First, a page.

Articles filed under Property Values from Canada
A Melancthon family is taking Dufferin Wind Power Inc. to court over allegations that the hydro transmission lines have affected their quality of life. The case is set to go before the Local Planning Appeal Tribunal in the spring, after expert reports have been filed for both sides.
This study also addresses underlying reasons for the lack of consensus across related studies in other jurisdictions. There are a number of potential contributing factors, including the possibility that differences in attitudes toward wind energy may influence the likelihood of property value impacts. Areas with greater opposition to wind energy development may be more likely to experience negative impacts on property values. I examined the degree to which differences in attitudes influenced property values in Ontario.
A member of the Multi Municipal Wind Turbine working group says an assessment of property values confirmed a 25% property devaluation due to industrial wind turbines.
While disgruntled cottage owners near the new wind farm at South Canoe are upset by the way their view has been altered and about a possible drop in property values, an expert on renewable energy at Dalhousie University thinks they have little to be concerned about.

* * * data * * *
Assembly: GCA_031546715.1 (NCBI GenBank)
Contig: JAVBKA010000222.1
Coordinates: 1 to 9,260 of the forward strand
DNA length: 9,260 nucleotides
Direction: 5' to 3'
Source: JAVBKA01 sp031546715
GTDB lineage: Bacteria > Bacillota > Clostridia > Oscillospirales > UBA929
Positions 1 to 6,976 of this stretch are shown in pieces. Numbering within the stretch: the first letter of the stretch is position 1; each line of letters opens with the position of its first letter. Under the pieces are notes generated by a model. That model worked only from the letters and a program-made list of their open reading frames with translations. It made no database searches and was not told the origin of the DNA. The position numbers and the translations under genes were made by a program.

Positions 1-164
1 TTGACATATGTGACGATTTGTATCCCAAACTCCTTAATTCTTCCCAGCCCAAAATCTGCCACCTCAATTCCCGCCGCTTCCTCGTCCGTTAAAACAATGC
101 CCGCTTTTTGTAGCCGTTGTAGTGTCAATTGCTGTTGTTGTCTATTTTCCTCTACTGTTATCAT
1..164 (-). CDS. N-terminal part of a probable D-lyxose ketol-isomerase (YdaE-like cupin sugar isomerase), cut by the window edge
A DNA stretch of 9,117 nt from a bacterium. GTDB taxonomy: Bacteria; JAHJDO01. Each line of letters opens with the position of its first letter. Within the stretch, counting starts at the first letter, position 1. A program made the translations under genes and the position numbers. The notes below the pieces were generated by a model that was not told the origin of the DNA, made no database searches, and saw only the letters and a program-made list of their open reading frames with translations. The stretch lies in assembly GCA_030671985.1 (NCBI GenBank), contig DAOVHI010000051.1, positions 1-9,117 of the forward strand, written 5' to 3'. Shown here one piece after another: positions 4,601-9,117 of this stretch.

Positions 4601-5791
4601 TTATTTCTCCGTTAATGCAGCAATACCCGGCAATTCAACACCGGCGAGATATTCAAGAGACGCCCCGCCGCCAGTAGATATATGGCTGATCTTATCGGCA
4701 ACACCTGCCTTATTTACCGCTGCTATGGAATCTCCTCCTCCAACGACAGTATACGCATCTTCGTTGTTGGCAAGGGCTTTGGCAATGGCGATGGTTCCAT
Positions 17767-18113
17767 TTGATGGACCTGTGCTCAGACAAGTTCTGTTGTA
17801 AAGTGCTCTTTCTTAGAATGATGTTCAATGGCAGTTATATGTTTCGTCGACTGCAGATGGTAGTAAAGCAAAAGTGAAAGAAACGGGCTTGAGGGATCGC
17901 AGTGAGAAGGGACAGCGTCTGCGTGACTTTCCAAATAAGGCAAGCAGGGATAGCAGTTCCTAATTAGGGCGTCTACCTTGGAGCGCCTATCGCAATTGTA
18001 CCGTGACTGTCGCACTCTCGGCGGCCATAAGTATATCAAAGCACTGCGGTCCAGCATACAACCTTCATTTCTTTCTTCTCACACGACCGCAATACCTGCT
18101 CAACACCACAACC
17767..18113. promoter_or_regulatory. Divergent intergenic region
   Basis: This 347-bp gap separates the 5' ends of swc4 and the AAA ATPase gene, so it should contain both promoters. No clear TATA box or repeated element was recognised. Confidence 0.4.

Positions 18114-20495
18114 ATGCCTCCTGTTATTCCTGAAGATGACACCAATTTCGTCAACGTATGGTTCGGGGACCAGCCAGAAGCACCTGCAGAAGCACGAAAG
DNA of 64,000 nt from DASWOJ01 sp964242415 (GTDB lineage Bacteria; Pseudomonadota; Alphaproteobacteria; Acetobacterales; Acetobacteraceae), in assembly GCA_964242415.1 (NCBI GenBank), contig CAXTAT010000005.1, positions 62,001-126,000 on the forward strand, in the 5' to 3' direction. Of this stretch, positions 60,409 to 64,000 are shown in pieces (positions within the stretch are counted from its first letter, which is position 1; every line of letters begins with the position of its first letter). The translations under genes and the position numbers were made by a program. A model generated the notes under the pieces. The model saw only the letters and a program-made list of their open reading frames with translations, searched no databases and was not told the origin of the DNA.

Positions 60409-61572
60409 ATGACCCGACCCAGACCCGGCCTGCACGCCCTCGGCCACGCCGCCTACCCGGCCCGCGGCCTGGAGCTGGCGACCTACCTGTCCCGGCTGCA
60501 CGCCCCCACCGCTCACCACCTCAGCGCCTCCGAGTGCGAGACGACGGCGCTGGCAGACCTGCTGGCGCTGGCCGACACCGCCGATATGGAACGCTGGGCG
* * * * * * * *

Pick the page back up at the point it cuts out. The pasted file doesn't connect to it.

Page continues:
“The turbines that are proposed here are quite large,” she said. “The majority of the population here very clearly doesn’t want them. Put simply, if you were to buy your future home, given the choice, would you buy where you would have noise, shadow flicker, an industrial view, potential health issues caused by the turbines, and the possibility of a very difficult resale, or would you spend your money elsewhere?”
The paper by Vyn and McCullough (2014) should not have been published in its current form as the results are being misinterpreted and highly publicized in the press and in radio broadcasts. The core issue is the lack of power in the statistical tests, a problem partially acknowledged by the authors but then dismissed by their focusing attention on tests for the sensitivity of their model specification.
Wind turbines generally have little effect on the value of nearby properties with possibly isolated exceptions, a recent study of thousands of home and farm sales has found. ...One appraiser's report found the values of five properties close to turbines – bought and resold by wind farm developers – plunged by more than half, the researchers note. In addition, homes or farms that may not have sold because of nearby turbines don't show up in the sales data.
Realtors say the value of waterfront homes in the town has slid steeply over the past five years due to the eyesore of Wolfe Island Wind Farm, creating a buyer’s market for those who don’t mind looking out at turbines.
Correia, who moved to Wellandport to escape the city life, will have one industrial wind turbine erected at the minimum provincial setback of 550 metres from her home. There will be four others within a four-kilometre radius. She doesn't want to live next to the monolithic giants.